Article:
An American movie with an unmistakable Canadian vibe
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Hey there, time traveller!
This article was published 07/08/2021 (375 days ago), so information in it may no longer be current.
Sure, the upcoming action-comedy-fantasy Free Guy may be an American studio movie, shot in Boston.
But there is an unmistakable Canadian vibe to it, beyond the fact that its star, Ryan Reynolds, and its director Shawn Levy are Canadian boys.
In the film, Reynolds plays Guy, an unflappably friendly dude who works in a bank in a literally booming metropolis. Guy is blissfully unaware that he is, in fact, an “NPC,” a non-playable character in an ultra-violent, open-world video game named Free City.
But when Guy meets a beautiful player proxy called Molotovgirl (Jodie Comer), our hero suddenly aspires to break out of his passive rut when she teaches him the truth about the violent digital universe in which he dwells.
Levy, in a Zoom interview alongside the film’s production designer Ethan Tobman, cops to Guy’s Canadian niceness as a key to the film’s comic dynamics.
“In my first meeting with Ryan, we talked about wanting to (create) a metaphor for innocence and how does optimism and civility survive in an often cynical world?” Levy says.
“I literally said to him, ‘Deadpool is defined by a certain kind of cynical, bruised-by-life pain. Guy is your Canadian self.’
“‘I need you to play your most Canadian, Ryan,’” Levy recalls telling the Vancouver-born Reynolds. “And that was literally the first piece of direction I gave him before we even agreed to sign up and do this movie.”
“While I didn’t frame it as Canadian-within-the-U.S. context, that character is absolutely intended to be Ryan‘s kindest, most idealistic, civil Canadian self.”
As a director and producer, the Montreal-born Levy, 53, has often worked material that is comic (Date Night, Cheaper by the Dozen), the fantastic (Stranger Things, Real Steel) and both at the same time (the Night at the Museum trilogy). Free Guy falls firmly into the latter category.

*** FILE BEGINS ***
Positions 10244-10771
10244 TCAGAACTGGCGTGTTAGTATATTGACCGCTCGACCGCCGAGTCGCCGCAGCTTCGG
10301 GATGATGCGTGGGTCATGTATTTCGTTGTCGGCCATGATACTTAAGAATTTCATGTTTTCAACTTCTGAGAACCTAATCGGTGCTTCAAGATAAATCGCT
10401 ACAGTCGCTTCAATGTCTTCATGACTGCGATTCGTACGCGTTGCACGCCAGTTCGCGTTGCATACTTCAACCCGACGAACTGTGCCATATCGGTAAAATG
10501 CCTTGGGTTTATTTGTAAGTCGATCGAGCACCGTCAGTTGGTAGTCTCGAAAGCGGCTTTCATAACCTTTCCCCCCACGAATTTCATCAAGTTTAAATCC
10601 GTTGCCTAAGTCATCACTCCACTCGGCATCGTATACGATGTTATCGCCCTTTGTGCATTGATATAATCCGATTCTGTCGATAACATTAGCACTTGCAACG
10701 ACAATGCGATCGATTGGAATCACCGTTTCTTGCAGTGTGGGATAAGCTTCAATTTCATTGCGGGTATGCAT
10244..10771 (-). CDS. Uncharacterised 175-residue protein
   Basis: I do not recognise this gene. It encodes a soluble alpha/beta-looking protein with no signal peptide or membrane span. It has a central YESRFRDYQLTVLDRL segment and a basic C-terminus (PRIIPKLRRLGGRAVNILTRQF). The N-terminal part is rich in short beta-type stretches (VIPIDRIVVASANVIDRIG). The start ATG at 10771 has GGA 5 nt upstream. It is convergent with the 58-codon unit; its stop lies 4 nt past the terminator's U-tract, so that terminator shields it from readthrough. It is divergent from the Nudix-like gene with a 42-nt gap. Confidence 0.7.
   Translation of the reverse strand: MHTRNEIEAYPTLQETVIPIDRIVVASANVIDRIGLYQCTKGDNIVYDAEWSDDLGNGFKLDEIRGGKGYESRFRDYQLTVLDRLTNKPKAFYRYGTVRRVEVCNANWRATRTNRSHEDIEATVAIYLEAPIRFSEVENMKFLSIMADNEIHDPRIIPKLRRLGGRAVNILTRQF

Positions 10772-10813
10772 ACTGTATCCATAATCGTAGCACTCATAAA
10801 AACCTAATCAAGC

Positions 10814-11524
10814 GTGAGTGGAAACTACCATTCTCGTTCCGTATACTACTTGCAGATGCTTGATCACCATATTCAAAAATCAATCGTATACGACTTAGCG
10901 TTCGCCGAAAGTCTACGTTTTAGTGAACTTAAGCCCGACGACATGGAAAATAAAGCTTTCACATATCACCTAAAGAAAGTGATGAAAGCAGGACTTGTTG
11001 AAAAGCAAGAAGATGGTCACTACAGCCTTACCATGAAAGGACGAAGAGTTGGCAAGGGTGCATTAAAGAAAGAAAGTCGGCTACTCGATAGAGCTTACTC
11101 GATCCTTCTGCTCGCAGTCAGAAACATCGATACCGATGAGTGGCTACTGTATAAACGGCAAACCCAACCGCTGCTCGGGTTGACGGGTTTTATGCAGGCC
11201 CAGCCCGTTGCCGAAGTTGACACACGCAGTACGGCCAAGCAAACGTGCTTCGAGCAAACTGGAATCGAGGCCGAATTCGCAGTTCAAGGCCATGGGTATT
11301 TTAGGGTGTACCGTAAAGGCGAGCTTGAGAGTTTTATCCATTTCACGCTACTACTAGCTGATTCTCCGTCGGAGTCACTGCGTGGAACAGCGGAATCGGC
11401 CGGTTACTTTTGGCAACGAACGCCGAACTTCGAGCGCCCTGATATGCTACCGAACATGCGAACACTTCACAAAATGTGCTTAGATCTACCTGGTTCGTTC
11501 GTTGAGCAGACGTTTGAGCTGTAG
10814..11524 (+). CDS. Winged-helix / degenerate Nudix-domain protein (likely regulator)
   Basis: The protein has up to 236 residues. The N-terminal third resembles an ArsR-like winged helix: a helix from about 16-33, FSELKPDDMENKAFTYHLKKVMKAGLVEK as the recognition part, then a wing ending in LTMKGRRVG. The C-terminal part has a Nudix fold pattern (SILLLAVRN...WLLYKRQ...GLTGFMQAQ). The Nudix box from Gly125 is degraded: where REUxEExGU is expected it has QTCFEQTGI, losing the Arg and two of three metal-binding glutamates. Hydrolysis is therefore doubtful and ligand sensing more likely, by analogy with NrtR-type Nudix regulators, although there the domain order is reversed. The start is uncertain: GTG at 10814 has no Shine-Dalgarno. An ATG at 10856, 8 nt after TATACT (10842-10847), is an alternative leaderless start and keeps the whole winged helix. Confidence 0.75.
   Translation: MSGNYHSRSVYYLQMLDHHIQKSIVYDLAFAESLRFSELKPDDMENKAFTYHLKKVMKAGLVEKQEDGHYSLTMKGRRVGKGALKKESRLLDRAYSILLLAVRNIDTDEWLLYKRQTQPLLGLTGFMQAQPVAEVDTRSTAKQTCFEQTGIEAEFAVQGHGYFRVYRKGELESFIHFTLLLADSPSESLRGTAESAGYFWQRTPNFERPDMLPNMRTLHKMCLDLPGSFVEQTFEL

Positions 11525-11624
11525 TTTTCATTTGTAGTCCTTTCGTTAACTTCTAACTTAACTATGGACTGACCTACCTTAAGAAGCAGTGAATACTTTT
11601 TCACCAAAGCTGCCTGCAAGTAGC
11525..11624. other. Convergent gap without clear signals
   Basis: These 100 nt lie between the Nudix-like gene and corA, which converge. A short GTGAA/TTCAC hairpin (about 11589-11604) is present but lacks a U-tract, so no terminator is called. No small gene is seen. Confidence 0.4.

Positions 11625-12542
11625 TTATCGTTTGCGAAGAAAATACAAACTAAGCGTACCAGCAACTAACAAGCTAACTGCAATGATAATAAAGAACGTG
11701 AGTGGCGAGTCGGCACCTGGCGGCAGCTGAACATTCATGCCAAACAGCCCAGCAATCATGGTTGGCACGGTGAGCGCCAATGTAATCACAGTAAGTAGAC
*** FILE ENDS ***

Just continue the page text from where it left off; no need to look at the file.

As a moviemaker, he was intrigued by the possibilities of picking out a background character and making him the star of the story.
“The whole premise from the very beginning was: What is the inner life of all those background people?” Levy says. “Even though they exist as victims or as backdrops, each one is an individual entity and consciousness.
“So why don’t we sideline the protagonist of the video game, the players, and let’s explore the inner life of those NPC’s.”
The concept proved to be a delight for production designer Tobman — another native Montrealer — who relished building an intimate world around what should be a throwaway character.
“One of the things Shawn and I enjoyed exploring the most was: How do you design the world for and develop a character who is purposefully underdeveloped?” Tobman says.
“He’s half-developed on purpose. Things like his apartment, his clothes, the details of his life, they stop midsentence.
“What does that look like, to economize creativity?” he says. “You almost have a limit of what you’re allowed in terms of bandwidth to devote to this character.
“And we all love that, because we all feel like we’re cogs in the machine trapped in a hamster wheel,” Tobman says. “We can all relate to that.”
Yet Guy has a sunny disposition — and a corresponding sunny personal environment — that creates a bright contrast to the dark criminal activity afflicting Free City.
“Shawn and I were inspired I think to explore that optimism in a really cynical world,” Tobman says. “It was contagious for people like production designers and cinematographers to latch onto that and explore it and develop it.”
Another delight that should make the movie entertaining for repeat viewings, is its comic details.
“We tried very, very hard to build layers of humour in the movie so that, if you see it three times by the second or third time you could you could stop watching people talking and you could look at the production design and the layers behind it,” Levy says. “Because there are jokes and Easter eggs in every layer of the frame. That was very fun.
“It’s not something you do on every movie,” Levy says. “ But on a movie like this, which has such an inherently playful premise, we wanted to have a playful approach to production design.”
Free Guy opens in theatres Friday, Aug. 13.
In a way, Randall King was born into the entertainment beat.